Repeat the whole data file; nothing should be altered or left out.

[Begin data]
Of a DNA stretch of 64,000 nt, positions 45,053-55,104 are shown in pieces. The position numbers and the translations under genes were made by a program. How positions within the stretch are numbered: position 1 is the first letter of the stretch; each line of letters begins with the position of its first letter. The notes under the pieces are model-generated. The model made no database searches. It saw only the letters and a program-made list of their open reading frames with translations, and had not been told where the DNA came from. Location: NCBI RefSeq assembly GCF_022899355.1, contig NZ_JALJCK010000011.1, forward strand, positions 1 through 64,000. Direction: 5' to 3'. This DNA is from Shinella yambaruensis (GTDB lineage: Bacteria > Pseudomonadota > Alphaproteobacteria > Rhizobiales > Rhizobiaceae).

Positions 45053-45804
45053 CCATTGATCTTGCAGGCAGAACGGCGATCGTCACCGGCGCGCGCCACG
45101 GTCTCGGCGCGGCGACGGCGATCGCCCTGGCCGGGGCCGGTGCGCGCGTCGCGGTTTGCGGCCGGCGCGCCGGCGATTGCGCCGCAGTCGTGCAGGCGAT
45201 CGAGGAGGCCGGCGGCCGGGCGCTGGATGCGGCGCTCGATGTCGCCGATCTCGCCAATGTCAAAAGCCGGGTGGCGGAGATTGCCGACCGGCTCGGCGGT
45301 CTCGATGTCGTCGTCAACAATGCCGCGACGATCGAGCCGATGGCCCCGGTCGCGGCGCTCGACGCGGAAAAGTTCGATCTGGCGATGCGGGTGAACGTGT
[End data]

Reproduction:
Of a DNA stretch of 64,000 nt, positions 45,053-55,104 are shown in pieces. The position numbers and the translations under genes were made by a program. How positions within the stretch are numbered: position 1 is the first letter of the stretch; each line of letters begins with the position of its first letter. The notes under the pieces are model-generated. The model made no database searches. It saw only the letters and a program-made list of their open reading frames with translations, and had not been told where the DNA came from. Location: NCBI RefSeq assembly GCF_022899355.1, contig NZ_JALJCK010000011.1, forward strand, positions 1 through 64,000. Direction: 5' to 3'. This DNA is from Shinella yambaruensis (GTDB lineage: Bacteria > Pseudomonadota > Alphaproteobacteria > Rhizobiales > Rhizobiaceae).

Positions 45053-45804
45053 CCATTGATCTTGCAGGCAGAACGGCGATCGTCACCGGCGCGCGCCACG
45101 GTCTCGGCGCGGCGACGGCGATCGCCCTGGCCGGGGCCGGTGCGCGCGTCGCGGTTTGCGGCCGGCGCGCCGGCGATTGCGCCGCAGTCGTGCAGGCGAT
45201 CGAGGAGGCCGGCGGCCGGGCGCTGGATGCGGCGCTCGATGTCGCCGATCTCGCCAATGTCAAAAGCCGGGTGGCGGAGATTGCCGACCGGCTCGGCGGT
45301 CTCGATGTCGTCGTCAACAATGCCGCGACGATCGAGCCGATGGCCCCGGTCGCGGCGCTCGACGCGGAAAAGTTCGATCTGGCGATGCGGGTGAACGTGT